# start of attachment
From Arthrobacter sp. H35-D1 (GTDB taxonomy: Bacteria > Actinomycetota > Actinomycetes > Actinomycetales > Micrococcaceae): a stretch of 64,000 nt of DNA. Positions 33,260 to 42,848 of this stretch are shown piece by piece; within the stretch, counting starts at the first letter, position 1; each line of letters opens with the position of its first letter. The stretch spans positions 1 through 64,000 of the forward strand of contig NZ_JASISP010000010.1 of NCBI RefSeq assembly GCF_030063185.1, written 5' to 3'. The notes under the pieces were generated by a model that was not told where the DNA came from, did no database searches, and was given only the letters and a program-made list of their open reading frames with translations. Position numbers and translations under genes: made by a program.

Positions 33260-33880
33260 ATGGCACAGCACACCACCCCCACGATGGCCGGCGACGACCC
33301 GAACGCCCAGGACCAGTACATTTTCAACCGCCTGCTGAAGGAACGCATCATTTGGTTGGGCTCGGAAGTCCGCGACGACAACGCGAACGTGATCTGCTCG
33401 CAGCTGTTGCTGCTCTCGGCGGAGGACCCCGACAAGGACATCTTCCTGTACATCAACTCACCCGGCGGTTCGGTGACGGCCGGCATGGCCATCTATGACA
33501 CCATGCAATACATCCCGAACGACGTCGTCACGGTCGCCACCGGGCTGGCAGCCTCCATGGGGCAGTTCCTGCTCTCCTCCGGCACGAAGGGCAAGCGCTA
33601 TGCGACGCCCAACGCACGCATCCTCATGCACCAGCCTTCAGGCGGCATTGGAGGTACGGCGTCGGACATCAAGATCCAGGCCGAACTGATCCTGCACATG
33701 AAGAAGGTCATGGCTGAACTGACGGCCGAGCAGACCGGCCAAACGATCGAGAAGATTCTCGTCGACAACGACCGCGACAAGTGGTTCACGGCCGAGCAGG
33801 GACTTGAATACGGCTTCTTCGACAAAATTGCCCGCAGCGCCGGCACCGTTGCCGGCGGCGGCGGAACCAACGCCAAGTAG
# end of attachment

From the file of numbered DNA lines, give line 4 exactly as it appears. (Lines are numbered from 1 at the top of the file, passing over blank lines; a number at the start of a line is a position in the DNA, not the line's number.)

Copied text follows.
33301 GAACGCCCAGGACCAGTACATTTTCAACCGCCTGCTGAAGGAACGCATCATTTGGTTGGGCTCGGAAGTCCGCGACGACAACGCGAACGTGATCTGCTCG